The Super Distribution of Data

A recent article on ALA pronounced the proliferation of content aggregators such as RSS readers or mobile apps like Flipboard, as ‘the future super-distribution of content’. Readers want control over formatting, frequency of consumption and methods of sharing, and they’re turning away from the content providers and using specialized tools that fit the uniform experience that they need.

For most of us, this is already a given truth, and looks like a rather obvious progression from previous technological advancements. However, at the same time, we also take for granted that the web applications we use for our day-to-day trade are contained silos, with their own special UIs and terminologies. Each of these contained silos holds a segment of our data, and forces us to sign in so we can view it, and to adapt to their idea of how to present our data to us.

Gradually, businesses are adopting data aggregators that simplify specific segments of their day to day work. For instance, a business that relies on PPC-based marketing, might start using a PPC management tool, from which to manage their entire ad spend from a single user interface. Now, they no longer have to sign in to multiple services, and cope with the varied complexities of each system.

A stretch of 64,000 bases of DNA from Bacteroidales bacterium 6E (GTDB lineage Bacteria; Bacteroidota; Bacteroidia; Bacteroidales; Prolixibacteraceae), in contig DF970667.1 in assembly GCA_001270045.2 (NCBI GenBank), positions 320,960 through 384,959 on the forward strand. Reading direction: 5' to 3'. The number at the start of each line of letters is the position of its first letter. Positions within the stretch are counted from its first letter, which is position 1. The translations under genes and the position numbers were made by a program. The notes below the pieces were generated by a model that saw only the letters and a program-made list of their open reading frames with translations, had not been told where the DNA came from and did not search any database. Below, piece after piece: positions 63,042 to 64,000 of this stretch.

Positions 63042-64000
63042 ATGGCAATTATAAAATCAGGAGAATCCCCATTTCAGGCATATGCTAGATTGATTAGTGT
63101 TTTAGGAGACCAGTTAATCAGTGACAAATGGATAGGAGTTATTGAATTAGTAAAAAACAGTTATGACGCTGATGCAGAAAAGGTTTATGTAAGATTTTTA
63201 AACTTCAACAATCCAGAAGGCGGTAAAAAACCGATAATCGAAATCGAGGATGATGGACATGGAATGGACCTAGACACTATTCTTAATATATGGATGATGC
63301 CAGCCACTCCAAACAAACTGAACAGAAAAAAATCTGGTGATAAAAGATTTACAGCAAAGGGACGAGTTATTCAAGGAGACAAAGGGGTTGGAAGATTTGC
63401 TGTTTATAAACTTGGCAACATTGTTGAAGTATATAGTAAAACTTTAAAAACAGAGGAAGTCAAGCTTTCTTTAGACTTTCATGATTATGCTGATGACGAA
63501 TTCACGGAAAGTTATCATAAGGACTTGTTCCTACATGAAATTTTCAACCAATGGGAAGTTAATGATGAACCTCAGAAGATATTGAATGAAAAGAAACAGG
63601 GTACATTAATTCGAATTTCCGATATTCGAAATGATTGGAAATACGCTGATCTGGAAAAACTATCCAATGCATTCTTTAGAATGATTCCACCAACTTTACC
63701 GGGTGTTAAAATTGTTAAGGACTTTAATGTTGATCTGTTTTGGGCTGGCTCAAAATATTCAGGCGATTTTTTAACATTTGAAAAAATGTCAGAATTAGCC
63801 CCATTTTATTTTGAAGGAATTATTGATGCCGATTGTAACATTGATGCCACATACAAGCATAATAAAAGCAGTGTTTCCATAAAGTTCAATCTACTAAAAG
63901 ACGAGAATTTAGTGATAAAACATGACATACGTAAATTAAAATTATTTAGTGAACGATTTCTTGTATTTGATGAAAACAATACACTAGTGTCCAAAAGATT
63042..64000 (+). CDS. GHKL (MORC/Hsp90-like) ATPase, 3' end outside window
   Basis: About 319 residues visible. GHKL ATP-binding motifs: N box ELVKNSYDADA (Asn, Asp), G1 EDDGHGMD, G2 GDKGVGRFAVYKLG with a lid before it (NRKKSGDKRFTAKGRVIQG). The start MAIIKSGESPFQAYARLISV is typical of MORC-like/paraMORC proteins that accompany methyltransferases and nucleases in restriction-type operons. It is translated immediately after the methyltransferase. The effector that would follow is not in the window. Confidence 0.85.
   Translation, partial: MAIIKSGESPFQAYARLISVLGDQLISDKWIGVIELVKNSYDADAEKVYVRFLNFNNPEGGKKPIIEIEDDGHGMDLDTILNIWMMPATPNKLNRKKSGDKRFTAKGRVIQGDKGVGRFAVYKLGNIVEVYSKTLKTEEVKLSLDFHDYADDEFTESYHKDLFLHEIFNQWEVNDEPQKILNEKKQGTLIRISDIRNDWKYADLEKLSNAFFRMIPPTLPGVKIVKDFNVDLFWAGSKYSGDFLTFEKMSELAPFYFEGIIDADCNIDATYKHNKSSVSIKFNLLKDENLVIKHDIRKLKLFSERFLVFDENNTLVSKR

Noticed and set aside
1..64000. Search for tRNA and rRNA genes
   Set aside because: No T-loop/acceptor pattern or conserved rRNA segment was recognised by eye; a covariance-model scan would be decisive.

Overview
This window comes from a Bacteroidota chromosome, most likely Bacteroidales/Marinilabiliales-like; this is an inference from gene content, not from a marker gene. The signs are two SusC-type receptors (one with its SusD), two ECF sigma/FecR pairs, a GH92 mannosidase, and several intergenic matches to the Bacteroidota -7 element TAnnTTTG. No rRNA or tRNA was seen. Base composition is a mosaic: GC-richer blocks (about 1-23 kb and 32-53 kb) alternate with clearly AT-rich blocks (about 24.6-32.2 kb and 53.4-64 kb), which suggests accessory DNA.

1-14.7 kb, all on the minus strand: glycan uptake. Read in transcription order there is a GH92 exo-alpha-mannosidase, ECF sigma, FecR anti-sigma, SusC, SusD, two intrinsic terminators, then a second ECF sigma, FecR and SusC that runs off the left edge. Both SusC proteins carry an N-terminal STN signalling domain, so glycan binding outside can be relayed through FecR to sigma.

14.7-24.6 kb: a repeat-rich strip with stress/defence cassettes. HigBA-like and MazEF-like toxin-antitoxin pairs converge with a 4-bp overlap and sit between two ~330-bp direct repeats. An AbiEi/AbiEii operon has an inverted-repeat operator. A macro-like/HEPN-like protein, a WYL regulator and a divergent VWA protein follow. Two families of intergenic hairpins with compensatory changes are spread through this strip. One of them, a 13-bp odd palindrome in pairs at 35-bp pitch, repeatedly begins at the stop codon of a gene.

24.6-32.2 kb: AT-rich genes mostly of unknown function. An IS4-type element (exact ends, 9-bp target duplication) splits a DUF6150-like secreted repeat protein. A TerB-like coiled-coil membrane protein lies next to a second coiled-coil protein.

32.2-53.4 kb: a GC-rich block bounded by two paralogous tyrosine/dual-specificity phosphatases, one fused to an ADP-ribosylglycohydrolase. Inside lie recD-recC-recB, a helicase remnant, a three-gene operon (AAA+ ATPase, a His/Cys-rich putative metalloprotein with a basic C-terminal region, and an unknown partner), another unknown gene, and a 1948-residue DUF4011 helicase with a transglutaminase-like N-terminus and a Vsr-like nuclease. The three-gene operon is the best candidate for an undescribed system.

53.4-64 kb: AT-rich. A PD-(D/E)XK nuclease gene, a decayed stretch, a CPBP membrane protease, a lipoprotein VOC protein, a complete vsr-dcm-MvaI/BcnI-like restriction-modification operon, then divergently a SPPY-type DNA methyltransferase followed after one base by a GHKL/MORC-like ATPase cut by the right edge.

With the adoption of such tools, comes a new expectation – that other aspects of their business be managed with the same simplicity. Each aspect of a business’s operation deserves a specific tool that would abstract away the complexities of the underlying systems. But then arises a new multiplicity of tools, which suffer from the same sorts of problems – multiple sign-ins, multiple UIs, and data that’s contained within specific apps, not usable anywhere else.

I propose a bigger revolution – one of a super-distribution of data at large. The principle logic behind this change is the recognition that building a truly one-stop-shop for any and every need of a business is unachievable. Instead, one should focus on enabling the distributed model, in which multiple complementing services are used in parallel. With this recognition in mind, I wouldn’t suggest to anyone to try to replace the PPC management tool mentioned above, but to complement it by enabling it to communicate with other tools meant for other specific aspects of a business’s operation.

* This article is part of a business plan I decided to edit into a series of blog posts. You can find the rest of the content here